At present, there are Fairtrade Certification Marks on many products, the most popular being coffee, tea, bananas, mangoes, cotton, etc. There are an estimated 14 million people in the developing world that depend on cocoa production. 90% of cocoa is grown and harvested on small family farms of 5 hectares or less, while only 5% comes from larger plantations. Coffee, so much in demand, and so much a product we are used to, requires a lot of hard work. It takes four years for a coffee plant to yield fruit.
The reputation of fair trade has soured over the past few years and more and more young people and children are educated in this direction.
Fairtrade is an example to understand the value of a label. It can enrich a life, financially speaking, it can save one, in the case of food labels, it can help shape the prestige of a brand.
Maybe not that poetic, it is industrial labelling that helps a message – information or brand, get conveyed.
In thermal transfer printing the material is applied to paper or other materials by melting a coating of ribbon so that is stays glued. The process was invented by SATO corporation somewhere around 1940 and has almost become the standard in label printing.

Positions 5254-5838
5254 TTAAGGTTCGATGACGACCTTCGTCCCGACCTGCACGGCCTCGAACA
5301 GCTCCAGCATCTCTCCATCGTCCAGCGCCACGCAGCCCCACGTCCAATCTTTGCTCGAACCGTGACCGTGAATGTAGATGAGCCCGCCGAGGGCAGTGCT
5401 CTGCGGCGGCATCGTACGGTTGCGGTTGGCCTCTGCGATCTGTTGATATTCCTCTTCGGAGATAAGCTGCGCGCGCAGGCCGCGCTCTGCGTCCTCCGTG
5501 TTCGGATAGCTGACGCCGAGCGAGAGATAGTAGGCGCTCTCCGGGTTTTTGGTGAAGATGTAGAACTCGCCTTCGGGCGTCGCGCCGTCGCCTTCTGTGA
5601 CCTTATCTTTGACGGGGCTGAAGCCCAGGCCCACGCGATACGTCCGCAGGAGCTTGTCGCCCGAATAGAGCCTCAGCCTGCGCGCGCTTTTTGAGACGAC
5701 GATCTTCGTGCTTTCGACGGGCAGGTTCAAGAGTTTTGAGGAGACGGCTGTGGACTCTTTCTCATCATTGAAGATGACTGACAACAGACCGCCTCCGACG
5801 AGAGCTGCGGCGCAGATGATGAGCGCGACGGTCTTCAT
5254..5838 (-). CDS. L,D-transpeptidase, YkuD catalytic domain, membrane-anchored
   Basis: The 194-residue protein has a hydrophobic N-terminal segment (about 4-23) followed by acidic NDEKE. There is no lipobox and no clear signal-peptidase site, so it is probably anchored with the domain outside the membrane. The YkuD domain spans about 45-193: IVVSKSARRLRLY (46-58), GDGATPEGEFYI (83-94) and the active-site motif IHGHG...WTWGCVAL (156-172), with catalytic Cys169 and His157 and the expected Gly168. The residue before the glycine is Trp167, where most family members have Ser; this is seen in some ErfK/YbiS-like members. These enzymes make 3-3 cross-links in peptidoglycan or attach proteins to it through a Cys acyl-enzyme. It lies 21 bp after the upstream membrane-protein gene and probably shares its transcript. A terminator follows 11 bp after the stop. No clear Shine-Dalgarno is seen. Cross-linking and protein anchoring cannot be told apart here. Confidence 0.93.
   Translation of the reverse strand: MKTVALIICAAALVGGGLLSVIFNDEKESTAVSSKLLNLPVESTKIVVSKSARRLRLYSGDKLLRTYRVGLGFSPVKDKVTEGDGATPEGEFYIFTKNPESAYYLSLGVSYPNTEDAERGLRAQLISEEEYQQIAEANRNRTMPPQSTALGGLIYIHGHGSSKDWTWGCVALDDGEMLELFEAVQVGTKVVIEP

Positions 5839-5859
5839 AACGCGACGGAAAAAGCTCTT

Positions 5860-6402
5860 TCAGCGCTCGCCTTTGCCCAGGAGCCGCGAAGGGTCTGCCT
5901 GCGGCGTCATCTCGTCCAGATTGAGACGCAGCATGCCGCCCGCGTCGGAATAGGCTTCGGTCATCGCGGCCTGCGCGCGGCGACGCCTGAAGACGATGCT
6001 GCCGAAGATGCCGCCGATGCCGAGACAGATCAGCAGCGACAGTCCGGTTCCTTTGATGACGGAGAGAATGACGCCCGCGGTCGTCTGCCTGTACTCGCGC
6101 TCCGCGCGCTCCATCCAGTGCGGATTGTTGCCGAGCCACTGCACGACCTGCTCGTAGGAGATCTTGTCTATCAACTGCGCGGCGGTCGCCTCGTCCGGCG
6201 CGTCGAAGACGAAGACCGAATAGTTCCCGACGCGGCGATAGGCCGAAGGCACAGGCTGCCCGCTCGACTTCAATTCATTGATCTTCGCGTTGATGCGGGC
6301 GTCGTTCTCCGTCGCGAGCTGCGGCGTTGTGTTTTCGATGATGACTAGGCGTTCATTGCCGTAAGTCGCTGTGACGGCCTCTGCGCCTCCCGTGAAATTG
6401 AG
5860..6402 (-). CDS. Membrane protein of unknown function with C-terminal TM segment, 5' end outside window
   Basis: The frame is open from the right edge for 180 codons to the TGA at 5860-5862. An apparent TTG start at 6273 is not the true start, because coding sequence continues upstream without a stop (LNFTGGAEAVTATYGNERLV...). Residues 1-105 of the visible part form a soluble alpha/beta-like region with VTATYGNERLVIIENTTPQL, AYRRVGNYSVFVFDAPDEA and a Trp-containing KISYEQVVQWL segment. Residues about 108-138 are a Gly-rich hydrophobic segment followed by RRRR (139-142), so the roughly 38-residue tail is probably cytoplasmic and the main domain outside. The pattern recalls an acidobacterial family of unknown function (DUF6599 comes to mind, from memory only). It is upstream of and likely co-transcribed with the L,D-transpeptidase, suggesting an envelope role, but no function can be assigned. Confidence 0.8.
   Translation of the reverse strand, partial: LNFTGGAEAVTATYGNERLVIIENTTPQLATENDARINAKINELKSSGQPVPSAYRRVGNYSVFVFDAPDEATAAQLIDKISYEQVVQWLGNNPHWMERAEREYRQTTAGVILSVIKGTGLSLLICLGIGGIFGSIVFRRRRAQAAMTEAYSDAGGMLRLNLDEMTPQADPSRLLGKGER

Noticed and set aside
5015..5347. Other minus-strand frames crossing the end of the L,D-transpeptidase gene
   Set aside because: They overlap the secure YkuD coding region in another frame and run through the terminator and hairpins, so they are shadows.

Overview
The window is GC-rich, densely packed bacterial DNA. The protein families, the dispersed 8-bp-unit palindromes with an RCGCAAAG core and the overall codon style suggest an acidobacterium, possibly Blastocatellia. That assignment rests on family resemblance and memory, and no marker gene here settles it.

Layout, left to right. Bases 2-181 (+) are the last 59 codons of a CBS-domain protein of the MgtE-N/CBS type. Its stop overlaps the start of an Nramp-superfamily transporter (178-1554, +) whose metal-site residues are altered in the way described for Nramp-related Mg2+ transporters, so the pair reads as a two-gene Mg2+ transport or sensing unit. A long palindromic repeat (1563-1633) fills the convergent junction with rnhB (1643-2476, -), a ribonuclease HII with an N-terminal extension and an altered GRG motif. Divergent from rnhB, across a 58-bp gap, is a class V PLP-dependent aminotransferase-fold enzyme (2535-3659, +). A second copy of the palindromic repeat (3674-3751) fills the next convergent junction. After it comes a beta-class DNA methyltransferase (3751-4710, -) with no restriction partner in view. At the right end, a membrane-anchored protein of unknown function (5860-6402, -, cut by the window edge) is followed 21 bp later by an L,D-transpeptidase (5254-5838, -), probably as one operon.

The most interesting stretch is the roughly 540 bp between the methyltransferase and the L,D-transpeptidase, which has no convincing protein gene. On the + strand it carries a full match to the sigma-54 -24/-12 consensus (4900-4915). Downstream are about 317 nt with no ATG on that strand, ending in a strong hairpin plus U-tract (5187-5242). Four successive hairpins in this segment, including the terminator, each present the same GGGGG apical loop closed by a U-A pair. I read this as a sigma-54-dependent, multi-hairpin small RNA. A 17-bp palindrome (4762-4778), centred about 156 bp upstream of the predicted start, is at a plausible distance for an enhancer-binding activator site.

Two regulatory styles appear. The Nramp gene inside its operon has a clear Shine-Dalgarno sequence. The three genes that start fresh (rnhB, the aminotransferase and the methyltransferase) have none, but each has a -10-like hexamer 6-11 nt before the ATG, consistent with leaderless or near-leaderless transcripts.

The ribbon, sometimes called the foil is a polyester film which has been coated on the label side with a wax, wax-resin or pure resin “ink”. Another layer of protective coating keeps it from sticking to the printhead. A previous article that you can read here presents presents more details about the types of printer ribbons and their usage. https://labellingmachines.wordpress.com/2012/06/18/what-you-must-know-about-printer-ribbons/